it generated inferior art. Some even admitted that they had been disappointed to discover that we were
not “real” American artists, meaning that we were not white. Much in the same way that the Spain we
had visited was rabidly rejecting its association with its ex-colonies as it experienced a moment of intense
yearning to break with its undemocratic, economically underdeveloped past, Argentina seemed to reject
us as a way of asserting its new status as an economically stabilized technocracy aspiring to attain the
“American way of life.” Only a handful of people we met reminded us that Argentina had conducted its
own highly successful extermination campaigns against its indigenous populations around the same time
that Americans had conquered the West.
It is still suggested that our performance was an essay in fanciful self-indulgence, but the historical night-
mares we allude to have become all too real for comfort. A current legal dispute regarding ownership of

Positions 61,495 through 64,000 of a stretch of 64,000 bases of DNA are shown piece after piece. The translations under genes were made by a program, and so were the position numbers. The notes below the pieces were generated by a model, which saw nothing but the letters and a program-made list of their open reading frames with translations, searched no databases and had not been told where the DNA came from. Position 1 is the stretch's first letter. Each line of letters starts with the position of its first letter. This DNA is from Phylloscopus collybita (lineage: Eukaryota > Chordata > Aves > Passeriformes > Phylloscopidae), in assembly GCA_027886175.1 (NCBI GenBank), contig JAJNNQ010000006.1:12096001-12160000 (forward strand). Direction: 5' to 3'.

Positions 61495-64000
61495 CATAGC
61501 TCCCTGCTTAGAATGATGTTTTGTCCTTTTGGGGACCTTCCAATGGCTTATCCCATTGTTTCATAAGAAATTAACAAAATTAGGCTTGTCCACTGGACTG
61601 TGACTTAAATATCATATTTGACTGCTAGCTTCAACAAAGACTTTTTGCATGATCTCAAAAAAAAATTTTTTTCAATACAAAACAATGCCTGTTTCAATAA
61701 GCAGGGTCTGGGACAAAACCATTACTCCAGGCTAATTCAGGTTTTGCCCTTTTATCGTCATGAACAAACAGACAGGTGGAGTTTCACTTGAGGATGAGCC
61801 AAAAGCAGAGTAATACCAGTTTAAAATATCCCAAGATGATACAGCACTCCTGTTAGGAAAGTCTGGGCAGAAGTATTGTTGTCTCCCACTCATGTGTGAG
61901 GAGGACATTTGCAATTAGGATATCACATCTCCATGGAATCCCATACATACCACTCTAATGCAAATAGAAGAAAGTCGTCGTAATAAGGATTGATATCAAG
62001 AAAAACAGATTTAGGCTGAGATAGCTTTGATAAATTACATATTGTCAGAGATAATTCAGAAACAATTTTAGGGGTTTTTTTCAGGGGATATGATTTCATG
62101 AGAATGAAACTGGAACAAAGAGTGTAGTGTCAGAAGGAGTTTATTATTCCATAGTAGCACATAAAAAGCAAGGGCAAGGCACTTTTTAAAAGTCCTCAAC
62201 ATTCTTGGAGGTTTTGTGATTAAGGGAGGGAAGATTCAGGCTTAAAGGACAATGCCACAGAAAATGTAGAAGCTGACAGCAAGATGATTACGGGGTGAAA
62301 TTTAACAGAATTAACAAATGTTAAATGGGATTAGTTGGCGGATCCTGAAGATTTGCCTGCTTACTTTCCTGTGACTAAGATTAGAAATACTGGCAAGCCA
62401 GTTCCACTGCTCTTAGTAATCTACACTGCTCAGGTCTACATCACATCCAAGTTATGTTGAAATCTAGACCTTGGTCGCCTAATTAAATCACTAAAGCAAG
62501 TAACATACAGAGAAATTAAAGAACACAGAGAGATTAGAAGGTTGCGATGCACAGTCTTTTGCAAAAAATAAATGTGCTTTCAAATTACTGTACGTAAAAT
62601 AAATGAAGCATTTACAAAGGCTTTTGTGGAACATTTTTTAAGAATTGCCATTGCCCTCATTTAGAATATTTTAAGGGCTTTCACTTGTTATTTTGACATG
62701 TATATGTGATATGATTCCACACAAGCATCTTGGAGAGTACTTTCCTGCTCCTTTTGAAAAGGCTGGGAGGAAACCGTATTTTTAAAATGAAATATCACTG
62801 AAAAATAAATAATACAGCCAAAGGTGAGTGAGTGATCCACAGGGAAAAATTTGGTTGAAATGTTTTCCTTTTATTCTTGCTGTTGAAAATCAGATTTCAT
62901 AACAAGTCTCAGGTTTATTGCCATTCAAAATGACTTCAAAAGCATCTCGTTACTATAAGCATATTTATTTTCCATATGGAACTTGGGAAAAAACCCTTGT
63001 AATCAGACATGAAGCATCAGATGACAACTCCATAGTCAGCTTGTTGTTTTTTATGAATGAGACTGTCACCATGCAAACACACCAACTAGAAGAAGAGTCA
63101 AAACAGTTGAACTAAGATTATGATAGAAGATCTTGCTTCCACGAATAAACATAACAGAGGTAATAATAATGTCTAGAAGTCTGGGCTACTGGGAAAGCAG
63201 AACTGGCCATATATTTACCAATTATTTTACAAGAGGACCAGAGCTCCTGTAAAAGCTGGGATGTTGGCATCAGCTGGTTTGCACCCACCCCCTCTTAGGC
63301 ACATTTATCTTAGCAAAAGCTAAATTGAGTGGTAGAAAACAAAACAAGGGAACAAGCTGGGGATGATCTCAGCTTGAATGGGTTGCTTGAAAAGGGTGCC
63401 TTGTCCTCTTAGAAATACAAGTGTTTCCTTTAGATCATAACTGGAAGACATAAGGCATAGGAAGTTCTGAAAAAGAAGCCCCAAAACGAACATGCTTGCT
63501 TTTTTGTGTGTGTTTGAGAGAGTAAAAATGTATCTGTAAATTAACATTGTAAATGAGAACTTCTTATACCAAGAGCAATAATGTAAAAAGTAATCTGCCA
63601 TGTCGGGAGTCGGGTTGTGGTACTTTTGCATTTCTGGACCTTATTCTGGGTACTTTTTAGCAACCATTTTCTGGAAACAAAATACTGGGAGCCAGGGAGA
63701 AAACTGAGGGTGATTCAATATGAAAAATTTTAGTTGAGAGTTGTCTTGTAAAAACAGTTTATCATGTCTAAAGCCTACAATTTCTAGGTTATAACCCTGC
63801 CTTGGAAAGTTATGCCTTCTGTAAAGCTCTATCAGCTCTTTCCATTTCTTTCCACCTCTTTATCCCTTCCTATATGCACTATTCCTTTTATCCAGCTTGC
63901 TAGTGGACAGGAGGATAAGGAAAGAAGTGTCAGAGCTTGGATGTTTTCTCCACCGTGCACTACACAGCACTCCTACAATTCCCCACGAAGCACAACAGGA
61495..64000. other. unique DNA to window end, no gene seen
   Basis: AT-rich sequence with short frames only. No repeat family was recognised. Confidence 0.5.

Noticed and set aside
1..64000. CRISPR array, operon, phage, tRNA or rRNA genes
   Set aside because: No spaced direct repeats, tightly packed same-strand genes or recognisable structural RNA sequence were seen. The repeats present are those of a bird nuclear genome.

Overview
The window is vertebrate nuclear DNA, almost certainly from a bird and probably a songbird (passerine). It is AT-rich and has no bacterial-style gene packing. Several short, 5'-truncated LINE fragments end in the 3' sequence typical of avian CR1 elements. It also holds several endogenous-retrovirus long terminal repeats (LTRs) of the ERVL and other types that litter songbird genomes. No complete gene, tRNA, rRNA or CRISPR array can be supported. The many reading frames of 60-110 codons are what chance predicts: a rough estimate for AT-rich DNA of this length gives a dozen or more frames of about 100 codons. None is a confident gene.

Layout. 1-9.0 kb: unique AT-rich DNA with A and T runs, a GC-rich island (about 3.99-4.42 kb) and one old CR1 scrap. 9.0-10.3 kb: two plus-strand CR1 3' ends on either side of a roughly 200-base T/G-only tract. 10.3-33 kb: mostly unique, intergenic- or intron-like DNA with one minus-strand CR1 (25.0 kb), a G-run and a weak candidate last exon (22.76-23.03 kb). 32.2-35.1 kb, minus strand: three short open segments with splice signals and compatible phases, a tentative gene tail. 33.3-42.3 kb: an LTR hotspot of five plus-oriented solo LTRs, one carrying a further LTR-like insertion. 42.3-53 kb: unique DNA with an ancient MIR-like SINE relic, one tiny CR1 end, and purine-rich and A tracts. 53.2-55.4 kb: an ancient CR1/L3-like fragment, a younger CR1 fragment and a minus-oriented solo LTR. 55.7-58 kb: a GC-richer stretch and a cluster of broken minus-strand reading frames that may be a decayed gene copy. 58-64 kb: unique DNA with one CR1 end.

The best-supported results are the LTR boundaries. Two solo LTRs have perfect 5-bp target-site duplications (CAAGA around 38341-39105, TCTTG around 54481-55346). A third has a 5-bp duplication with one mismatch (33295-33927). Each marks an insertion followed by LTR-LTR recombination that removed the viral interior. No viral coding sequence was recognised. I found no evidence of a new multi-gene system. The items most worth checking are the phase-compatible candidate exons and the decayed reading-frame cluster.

the documentary about our performance, The Couple in the Cage, has forced us to experience in the flesh
the implications of ethical debates about cultural property and appropriation that have pervaded discus-
sions of both documentary filmmaking and art by and about indigenous communities. After two years of
conducting historical research and one year of performances, Guillermo and I had accumulated several
hours of video documentation which included interviews with audience members that had been conducted
under our supervision. In addition, we had compiled an extensive archive of photographs and sketches
documenting the history of the practice, and I had written this chronicle to serve in part as a conceptual
underpinning of the documentary.
After editing was completed, a dispute arose over whether our efforts were sufficient to establish sole
ownership of the documentary. In the absence of a document with a few magic words, it was claimed that
the arrangement of pre-existing elements created by Guillermo and myself so radically altered the integrity
of the performance as to make it something else altogether. More to our horror, it seemed to us as if the
cage performance and documentation of its historical antecedents were being interpreted as raw materials
for an exercise in sampling.